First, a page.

Last week at the Agile conference, a participant in my “Hiring for an Agile Team” session asked how to know if the people she was interviewing–who had no experience as part of an agile team–might actually work in the team. As she said, “I can't wait for the perfect person. I can train, but I need people who are capable of doing the work even if they haven't done it before.”
Drum roll, please. This is exactly why auditions are a necessary part of your interviewing toolbox. I suggested that she first define the behaviors she needed to see. In this case, it's the ability to do test-driven development. I suggested she explain test-driven development. I also suggested that during the phone screen or emails setting up the interview that she point candidates to articles she particularly likes about test-driven development. (I suggested she consider testdriven.com or Keith Ray's blog.) Now the candidate knows to expect an audition, even if it's something the candidate hasn't done before.
During the interview, ask the candidate to design something–something similar to your product is best, but you can use an open source product, or even something like a factorial function. The key is to explain that you'll check in every five minutes to see how the candidate is doing. When you check in, ask to see the tests and the code. Say, “Thank you, I'll check back later” and walk away. As you check in, you can see if the just the code is growing, or if the tests and the code are growing together.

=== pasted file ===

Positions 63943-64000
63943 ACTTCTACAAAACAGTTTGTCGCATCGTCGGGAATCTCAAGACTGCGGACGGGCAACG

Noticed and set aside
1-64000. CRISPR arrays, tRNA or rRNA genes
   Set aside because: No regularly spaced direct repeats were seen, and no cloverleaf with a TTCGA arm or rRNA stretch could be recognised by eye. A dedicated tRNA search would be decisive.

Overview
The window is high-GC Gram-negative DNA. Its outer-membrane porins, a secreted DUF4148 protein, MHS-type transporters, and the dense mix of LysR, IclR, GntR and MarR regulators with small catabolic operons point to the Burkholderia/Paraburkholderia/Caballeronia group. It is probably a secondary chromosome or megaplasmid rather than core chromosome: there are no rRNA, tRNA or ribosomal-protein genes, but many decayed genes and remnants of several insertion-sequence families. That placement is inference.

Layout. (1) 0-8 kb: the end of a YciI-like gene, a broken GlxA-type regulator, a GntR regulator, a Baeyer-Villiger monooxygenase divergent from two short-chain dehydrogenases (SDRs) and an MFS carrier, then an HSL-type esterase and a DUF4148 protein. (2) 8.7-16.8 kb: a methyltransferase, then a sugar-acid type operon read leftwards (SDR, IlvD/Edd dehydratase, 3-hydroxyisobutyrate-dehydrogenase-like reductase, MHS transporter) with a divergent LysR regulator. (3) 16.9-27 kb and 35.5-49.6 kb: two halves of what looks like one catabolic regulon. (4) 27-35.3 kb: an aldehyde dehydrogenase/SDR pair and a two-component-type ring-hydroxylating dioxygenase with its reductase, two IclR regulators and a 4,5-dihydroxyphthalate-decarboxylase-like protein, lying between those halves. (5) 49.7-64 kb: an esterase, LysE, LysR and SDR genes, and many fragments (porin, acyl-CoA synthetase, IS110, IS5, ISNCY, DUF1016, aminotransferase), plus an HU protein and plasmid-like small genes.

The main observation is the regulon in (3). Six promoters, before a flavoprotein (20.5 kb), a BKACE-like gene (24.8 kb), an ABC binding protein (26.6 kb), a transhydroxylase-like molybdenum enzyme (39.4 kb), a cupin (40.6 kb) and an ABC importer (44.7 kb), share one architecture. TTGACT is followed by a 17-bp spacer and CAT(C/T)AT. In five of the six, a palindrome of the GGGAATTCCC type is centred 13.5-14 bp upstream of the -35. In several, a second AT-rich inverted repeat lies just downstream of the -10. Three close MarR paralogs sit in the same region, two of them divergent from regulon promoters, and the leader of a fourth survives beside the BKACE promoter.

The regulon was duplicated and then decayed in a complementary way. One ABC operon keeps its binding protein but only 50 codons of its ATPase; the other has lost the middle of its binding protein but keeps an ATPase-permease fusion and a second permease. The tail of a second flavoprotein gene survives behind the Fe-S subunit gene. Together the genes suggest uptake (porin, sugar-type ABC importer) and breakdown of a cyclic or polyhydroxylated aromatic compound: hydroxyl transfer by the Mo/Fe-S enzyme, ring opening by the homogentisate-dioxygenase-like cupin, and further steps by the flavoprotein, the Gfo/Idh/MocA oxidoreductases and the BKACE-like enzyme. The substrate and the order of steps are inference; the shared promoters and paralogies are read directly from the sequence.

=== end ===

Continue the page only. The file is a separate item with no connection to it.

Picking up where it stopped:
Not everyone can teach him or herself test-driven development. The key with this audition is to look for forward progress, not perfection. In my opinion, this audition is better than a hypothetical question.And, in case you're wondering, no, I suggested a whole bunch of questions she could ask too, about ability to learn skills and adaptability. But I suspect that starting with this kind of an audition will help clarify whether the candidate could do the work at all. Always a useful thing to know.